The Charterhouse of Parma
Around 510 pages
This is the fifth review I have written in the span of three hours and I am definitely due for a lunch break. However, I will crank this one out first and then reward myself with something with lots of cheese.
This is the story of Fabrice, a young nobleman who is the object of his aunt's affections. I know, EWWWWW, right? I couldn't tell if it was considered acceptable back then since liaisons between cousins were encouraged. However, they mention in the book that it would be incest even by 1839's standards. Fabrice is also loved by Clelia, who is possibly even weirder than his aunt. Fabrice is held prisoner several times throughout the novel and it is pretty much up to his lady loves to get him out of his various messes.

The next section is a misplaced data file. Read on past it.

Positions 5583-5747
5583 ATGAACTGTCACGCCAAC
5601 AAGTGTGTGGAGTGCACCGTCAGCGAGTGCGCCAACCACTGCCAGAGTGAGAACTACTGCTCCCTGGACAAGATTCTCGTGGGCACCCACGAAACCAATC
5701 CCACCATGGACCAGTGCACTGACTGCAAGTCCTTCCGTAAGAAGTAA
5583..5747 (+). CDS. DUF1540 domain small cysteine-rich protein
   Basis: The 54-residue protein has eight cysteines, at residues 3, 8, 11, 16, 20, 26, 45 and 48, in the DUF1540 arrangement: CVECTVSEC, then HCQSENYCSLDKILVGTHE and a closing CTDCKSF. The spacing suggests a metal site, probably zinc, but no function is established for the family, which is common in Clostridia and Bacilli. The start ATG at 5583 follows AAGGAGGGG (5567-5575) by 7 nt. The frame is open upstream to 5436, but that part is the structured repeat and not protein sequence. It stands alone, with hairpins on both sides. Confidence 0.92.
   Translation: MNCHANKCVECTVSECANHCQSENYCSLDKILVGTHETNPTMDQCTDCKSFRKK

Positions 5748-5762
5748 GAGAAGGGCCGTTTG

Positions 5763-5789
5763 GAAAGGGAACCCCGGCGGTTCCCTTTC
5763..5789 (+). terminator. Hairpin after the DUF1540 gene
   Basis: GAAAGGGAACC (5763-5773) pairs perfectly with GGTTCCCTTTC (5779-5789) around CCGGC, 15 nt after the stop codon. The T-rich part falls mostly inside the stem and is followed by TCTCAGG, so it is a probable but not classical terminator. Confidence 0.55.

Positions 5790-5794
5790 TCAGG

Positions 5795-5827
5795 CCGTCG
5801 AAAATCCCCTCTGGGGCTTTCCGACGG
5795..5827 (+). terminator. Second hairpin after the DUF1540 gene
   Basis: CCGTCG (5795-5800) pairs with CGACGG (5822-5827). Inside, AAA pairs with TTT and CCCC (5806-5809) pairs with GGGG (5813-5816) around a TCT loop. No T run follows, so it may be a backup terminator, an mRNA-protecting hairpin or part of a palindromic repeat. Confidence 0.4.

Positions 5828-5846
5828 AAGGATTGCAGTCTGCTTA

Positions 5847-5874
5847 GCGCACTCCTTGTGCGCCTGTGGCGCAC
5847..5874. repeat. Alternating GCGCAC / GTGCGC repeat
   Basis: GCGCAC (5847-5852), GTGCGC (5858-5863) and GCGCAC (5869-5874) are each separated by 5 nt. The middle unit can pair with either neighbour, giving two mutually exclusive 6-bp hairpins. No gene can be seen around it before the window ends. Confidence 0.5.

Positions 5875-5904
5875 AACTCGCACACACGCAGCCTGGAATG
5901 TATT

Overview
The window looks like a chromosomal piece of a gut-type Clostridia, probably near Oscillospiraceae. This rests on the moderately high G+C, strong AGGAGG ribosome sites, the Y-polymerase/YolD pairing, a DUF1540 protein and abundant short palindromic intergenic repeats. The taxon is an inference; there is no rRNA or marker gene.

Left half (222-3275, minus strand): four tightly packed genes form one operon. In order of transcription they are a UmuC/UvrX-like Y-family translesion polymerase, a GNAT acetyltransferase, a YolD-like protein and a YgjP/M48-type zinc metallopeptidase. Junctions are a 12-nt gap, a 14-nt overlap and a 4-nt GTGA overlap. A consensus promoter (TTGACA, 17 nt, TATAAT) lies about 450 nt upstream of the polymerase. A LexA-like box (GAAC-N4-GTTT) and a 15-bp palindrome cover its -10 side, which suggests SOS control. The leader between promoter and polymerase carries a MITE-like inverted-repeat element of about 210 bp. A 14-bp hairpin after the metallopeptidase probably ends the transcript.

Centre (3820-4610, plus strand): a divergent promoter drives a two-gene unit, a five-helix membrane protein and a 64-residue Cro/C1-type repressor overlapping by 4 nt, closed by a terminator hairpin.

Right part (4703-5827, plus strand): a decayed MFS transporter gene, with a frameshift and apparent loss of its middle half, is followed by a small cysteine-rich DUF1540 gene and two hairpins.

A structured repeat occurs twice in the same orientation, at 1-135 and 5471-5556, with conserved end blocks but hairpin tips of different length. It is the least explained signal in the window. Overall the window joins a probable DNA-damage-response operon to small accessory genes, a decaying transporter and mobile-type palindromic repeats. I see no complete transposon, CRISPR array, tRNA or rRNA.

I loved Stendhal's The Red and The Black so I knew I was in for a treat. Although I did not enjoy this one quite as much, I am definitely glad I read it.
Not only do we get some great characters, we also get an interesting perspective about the Napoleonic Wars. Having just read War and Peace, I am especially intrigued by the battles. In high school we maybe spent a week on Napoleon, mostly because he had nothing to do with America and so, according to the public school system, it doesn't matter. But the chaotic way that the battles are portrayed in this novel was enlightening to say the least.
I will say that some parts seemed to go on a bit longer than they needed to and the ending was less than satisfying. Still, an entertaining novel and Stendhal continues to impress.
Influenced Balzac and Tolstoy.
The novel was written in 52 days.
UP NEXT: Dead Souls by Nikolai Gogol.